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National Security Clinic
Habeas Works: Federal Courts’ Proven Capacity to Handle Guantánamo Cases
A Report from Retired Federal Judges, June 2010
A report put out by Human Rights First and The Constitution Project, addressing whether the federal courts have been successful with the habeas cases. It also contains a superb brief history of the run-up to how habeas for Guantanamo detainees came about, the scope of detention definitions by the two lower courts, the standards regarding burden of proof, hearsay etc.
To read the full report please visit:
- The Bernard and Audre Rapoport Center for Human Rights and Justice
- The Robert S. Strauss Center for International Security and Law
- The Center for Constitutional Rights
- Boumediene/Al Odah Brief Resource Center
Mayer Brown LLP has created an online resource center that
contains the briefs submitted at the merits stage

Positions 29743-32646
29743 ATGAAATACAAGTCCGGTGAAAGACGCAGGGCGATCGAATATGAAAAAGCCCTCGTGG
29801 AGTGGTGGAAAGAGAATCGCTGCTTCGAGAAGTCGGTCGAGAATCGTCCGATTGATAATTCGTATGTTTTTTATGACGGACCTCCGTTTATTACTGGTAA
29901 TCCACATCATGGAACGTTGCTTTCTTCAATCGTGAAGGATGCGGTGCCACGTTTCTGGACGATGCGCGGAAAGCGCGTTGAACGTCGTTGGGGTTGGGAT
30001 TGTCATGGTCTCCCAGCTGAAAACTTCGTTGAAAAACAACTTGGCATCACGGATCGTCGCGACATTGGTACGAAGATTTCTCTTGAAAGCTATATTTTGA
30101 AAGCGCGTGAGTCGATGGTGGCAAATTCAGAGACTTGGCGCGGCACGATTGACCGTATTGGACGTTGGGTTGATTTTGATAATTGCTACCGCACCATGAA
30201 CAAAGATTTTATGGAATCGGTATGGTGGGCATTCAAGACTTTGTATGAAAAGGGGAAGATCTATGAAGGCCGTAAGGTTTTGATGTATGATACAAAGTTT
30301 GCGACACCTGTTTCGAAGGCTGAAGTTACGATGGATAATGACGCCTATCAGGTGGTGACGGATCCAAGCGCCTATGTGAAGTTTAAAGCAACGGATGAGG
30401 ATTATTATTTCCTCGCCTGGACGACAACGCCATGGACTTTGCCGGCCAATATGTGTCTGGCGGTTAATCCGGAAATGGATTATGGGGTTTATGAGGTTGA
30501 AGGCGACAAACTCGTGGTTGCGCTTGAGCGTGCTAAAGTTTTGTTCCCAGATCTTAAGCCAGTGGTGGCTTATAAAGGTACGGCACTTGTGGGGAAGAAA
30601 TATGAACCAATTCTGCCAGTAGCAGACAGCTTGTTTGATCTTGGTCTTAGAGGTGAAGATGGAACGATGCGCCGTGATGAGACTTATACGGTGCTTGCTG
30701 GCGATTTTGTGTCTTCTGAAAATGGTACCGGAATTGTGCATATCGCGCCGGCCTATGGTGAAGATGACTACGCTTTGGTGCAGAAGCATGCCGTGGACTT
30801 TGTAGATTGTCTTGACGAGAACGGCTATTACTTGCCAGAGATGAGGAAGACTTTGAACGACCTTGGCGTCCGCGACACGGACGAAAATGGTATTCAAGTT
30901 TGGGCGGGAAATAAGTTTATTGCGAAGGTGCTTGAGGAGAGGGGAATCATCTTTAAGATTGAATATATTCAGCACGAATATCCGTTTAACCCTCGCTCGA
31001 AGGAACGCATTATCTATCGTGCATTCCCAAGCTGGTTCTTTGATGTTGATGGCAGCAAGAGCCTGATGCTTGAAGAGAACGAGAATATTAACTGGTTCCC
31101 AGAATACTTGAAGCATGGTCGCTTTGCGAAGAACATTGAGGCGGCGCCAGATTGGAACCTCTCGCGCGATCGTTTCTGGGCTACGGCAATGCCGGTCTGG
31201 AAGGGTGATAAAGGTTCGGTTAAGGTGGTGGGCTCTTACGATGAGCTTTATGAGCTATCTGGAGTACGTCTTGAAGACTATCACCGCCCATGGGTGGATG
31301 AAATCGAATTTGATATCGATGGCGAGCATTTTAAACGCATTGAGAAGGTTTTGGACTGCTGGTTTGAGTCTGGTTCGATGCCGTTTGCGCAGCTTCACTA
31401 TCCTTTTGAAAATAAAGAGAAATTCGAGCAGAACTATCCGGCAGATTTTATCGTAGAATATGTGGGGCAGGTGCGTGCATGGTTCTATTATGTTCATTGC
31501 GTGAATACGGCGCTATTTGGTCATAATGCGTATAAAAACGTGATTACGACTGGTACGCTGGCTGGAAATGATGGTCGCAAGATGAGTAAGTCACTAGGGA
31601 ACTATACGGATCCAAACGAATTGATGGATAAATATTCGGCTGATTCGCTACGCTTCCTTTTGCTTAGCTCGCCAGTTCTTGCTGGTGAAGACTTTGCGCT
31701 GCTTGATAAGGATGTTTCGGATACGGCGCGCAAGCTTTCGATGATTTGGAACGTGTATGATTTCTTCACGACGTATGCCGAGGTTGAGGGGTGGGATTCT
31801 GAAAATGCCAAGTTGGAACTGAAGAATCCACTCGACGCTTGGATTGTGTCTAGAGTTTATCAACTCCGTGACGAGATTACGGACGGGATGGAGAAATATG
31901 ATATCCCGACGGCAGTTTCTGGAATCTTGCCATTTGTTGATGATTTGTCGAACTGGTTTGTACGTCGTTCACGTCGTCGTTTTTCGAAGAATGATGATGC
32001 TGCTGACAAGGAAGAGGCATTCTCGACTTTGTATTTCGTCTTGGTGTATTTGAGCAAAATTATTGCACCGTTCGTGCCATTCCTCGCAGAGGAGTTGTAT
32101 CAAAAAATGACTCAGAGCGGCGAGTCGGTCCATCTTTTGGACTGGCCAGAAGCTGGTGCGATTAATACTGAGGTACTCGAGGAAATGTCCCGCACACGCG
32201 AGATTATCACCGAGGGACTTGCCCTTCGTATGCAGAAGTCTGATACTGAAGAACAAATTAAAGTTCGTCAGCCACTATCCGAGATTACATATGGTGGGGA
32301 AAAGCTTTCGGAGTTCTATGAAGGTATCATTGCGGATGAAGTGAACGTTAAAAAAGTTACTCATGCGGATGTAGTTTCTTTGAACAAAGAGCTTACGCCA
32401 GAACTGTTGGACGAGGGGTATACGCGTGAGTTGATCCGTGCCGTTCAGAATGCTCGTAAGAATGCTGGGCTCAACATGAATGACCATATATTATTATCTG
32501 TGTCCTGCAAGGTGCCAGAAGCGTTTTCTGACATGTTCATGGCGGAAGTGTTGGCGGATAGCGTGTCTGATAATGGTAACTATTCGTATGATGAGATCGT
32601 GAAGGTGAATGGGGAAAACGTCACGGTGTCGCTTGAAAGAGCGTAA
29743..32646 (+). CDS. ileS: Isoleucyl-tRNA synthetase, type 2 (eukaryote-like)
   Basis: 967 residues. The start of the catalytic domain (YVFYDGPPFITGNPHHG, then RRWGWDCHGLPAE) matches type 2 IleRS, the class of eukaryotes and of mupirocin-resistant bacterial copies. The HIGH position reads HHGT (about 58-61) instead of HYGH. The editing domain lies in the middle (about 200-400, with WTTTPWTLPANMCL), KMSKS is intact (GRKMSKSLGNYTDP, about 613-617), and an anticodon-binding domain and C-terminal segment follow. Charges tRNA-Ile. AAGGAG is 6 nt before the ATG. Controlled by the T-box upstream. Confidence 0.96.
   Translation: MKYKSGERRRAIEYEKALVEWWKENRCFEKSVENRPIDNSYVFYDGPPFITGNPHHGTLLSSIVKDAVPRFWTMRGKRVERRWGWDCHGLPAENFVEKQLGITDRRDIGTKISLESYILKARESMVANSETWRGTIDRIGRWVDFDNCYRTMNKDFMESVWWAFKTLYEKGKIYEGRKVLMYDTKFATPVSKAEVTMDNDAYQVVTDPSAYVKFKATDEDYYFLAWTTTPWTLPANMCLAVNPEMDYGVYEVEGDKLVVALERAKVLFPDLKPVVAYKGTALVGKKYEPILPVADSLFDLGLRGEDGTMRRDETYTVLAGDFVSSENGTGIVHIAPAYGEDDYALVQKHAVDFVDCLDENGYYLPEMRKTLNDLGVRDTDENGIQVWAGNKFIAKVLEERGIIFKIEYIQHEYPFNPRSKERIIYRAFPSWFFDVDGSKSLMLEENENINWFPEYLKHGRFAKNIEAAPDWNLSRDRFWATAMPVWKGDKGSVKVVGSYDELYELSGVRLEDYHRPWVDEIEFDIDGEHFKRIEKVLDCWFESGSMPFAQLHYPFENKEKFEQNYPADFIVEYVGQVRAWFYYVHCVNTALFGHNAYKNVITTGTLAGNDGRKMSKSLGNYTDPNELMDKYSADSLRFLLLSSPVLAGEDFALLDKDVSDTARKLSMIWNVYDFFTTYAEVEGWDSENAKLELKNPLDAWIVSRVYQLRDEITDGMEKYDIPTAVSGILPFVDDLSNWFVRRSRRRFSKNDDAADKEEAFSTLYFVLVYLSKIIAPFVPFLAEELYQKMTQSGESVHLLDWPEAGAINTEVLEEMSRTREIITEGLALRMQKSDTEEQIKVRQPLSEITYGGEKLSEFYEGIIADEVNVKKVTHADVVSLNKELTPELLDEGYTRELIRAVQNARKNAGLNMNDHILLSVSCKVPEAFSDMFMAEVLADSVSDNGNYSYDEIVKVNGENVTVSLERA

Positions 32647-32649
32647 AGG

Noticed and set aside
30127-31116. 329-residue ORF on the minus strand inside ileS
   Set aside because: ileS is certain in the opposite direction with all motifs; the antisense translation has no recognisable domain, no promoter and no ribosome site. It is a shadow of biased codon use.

for the combined cases Khaled A.F. Al Odah et al., v.
United States of America.
To read more about this litigation,
- James Yee Visits UT Law School
On March 20, 2008, James Yee, a former military officer and chaplain at Guantanamo Bay United States Military Base, spoke at the law school about his experience. Though receiving commendations for his military service, Chaplain Yee, after spending over a year ministering the religious needs of prisoners at the Guantanamo Detention Center , was arrested, held incommunicado and charged with espionage, conspiracy and aiding the enemy. Mr. Yee's presentation was sponsored by the National Security & Human Rights Clinic, the Robert Strauss Center for International Security, Mayer Brown, and the Texas Journal on Civil Liberties and Civil Rights. For photos, a webcast of the presentation, and more information, please visit: http://www.robertstrausscenter.org/events/view/40. During Chaplain Yee's visit to Austin, he made time for the students of the NSHR Clinic, sharing breakfast with them and discussing in a more informal setting his thoughts about Guantanamo and the related issues of religion and torture.